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Has The Tide Turned Against the Warmongers?

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Published : September 17th, 2013
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( 31 votes, 4.9/5 ) , 6 commentaries
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Will the history books record these past couple of weeks as the point when the tide finally turned against our interventionist foreign policy?

We began September with the Obama Administration on the verge of launching Tomahawk missiles at Syria. The missiles were needed, the administration claimed, to punish the Syrian government for using poison gas on its own people. There were reports that in addition to missiles, the administration was planning airstrikes and possibly even more military action against Syria. The talks of a punishing "shot across the bow" to send a message to the Syrian government also escalated, as some discussed the need to degrade the Syrian military to help change the regime. They refused to rule out a US ground invasion of Syria.

Secretary of State John Kerry even invoked an old bogeymen that had worked so many times before. Assad was another Hitler, we were told, and failure to attack would equate to another Neville Chamberlain-like appeasement.

The administration released its evidence to back up the claim that the Syrian government was behind the gassing, and the president asked Congress to authorize him to use force against Syria. Polls showed that the American people had very little interest in getting involved in another war in the Middle East, and as the administration presented no solid evidence for its claim, public support eroded further. The media, as usual, was pushing war propaganda.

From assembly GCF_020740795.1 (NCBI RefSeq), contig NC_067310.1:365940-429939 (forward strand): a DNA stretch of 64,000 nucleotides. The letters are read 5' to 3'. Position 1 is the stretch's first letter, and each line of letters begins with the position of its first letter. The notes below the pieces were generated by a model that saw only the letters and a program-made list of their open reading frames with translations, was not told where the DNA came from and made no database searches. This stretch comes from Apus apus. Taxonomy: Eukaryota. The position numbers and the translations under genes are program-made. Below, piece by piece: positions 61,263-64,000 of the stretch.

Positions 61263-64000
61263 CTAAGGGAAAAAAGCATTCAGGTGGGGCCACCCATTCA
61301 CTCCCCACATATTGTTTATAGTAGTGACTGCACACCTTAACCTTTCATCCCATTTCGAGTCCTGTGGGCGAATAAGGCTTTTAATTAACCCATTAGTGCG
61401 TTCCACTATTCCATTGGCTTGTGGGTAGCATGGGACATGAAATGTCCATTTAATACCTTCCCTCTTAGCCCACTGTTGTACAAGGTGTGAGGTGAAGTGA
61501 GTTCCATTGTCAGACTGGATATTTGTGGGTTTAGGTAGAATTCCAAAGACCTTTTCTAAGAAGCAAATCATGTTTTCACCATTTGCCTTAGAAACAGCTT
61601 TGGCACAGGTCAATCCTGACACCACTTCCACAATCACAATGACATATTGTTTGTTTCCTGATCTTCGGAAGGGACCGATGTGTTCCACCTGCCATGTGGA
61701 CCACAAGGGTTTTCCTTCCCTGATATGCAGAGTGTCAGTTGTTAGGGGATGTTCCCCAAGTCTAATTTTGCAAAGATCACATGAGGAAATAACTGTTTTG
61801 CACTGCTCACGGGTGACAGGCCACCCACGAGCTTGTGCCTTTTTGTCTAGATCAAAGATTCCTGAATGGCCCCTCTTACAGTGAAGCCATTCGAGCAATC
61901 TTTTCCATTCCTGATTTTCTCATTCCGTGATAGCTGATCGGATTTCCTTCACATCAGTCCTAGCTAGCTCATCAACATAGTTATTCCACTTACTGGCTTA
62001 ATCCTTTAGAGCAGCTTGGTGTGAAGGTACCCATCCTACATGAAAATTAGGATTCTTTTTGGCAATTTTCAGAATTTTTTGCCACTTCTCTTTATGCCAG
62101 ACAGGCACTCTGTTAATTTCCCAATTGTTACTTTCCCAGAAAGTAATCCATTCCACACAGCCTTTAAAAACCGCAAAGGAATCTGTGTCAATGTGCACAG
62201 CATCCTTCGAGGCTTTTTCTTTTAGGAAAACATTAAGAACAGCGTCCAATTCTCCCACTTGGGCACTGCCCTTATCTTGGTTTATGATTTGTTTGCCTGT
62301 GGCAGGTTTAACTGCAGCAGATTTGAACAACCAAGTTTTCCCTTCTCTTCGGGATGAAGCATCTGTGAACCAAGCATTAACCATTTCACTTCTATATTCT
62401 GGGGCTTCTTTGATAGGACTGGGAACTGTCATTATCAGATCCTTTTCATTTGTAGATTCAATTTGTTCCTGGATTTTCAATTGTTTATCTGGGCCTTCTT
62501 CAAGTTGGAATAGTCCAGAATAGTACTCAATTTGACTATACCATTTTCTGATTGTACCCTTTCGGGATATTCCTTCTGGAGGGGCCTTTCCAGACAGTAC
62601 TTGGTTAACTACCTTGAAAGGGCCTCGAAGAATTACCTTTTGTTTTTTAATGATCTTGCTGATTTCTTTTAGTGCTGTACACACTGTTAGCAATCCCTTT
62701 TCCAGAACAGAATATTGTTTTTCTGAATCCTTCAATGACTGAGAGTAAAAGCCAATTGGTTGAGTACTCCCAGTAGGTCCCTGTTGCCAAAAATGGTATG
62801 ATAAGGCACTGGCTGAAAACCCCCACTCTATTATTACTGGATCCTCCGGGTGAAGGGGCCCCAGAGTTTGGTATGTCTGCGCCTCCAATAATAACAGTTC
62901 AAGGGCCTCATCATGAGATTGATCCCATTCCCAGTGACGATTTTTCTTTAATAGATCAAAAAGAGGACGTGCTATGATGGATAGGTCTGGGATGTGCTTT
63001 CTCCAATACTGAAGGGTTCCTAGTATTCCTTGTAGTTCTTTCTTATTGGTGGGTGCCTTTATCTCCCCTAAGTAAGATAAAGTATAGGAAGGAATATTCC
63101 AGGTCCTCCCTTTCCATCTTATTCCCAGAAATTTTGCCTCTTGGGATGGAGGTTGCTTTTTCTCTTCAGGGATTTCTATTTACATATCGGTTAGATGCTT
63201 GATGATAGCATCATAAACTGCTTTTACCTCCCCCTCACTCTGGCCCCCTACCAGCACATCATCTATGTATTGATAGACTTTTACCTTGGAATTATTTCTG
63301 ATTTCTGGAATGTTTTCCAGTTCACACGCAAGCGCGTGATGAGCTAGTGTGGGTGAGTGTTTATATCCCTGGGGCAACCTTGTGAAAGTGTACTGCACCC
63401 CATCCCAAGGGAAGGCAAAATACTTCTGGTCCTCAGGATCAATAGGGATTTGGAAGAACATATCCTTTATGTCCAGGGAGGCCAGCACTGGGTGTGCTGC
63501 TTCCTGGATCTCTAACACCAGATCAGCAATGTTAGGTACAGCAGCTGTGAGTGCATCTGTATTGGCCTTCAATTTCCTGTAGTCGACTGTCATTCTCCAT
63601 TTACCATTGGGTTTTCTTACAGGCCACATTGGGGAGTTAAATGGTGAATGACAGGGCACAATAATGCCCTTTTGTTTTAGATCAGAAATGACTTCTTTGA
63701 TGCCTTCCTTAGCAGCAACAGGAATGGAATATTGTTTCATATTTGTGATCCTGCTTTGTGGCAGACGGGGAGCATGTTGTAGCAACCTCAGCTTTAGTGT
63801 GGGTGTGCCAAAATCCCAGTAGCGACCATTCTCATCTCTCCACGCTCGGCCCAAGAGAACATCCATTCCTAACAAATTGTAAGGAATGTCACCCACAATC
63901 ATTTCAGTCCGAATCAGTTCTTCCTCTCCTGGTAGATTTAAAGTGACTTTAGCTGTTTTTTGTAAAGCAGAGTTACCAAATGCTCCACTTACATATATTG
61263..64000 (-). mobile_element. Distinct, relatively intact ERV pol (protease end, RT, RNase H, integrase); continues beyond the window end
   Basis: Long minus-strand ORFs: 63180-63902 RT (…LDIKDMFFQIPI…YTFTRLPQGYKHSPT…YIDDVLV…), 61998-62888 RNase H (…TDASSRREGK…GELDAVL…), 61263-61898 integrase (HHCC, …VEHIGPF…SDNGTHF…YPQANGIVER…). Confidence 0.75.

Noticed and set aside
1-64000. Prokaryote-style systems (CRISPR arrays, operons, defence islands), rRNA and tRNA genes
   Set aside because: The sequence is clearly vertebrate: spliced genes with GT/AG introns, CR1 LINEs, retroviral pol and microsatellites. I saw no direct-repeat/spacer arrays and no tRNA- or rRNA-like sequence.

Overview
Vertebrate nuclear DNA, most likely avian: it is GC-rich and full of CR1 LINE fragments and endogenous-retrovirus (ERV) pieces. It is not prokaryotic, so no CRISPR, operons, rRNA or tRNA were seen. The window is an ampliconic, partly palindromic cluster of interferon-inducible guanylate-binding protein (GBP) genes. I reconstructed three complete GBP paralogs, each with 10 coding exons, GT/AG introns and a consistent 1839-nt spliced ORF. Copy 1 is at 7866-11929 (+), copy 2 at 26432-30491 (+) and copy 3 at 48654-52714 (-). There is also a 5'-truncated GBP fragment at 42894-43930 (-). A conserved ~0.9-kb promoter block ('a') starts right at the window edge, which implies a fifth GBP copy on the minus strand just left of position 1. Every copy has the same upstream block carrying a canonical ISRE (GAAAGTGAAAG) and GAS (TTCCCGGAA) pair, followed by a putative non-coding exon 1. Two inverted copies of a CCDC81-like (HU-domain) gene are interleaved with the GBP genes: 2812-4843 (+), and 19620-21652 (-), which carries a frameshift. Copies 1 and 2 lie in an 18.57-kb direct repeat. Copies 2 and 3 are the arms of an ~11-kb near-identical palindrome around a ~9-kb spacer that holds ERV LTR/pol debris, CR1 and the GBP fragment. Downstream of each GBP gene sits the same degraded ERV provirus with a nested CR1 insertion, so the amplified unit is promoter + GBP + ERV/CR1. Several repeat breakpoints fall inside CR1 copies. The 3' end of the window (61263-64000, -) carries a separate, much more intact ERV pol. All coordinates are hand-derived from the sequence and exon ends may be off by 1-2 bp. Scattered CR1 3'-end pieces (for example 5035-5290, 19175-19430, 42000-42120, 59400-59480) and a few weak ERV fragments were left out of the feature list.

Then something incredible happened. It started in the British parliament, with a vote against participating in a US-led attack on Syria. The UK had always reliably backed the US when it came to war overseas, and the vote was a shock. Though the House and Senate leadership lined up behind the president's decision to attack Syria, the people did not. Support among the rank and file members of the Senate and House began to evaporate, as thousands of Americans contacted their representatives to express outrage over the president's plan. The vote looked to be lost in the House and uncertain in the Senate. Then even Senators began to feel the anger of the American people, and it looked like a devastating and historic loss for the president was coming.

The administration and its pro-war allies could not bear to lose a vote in Congress that would have likely shut the door completely on a US attack, so they called off the vote. At least for now. It would have been far better to have had the president's request for war authorization debated and voted down in the House and Senate, but even without a no vote it is clear that a major shift has taken place. A Russian proposal to secure and dismantle the Syrian government's chemical weapons was inspired, it seems, by John Kerry's accidental suggestion that such a move could avert a US strike. Though the details have yet to be fully worked out, it seems the Russia plan, agreed to by the Syrian government, gives us hope that a US attack will be avoided.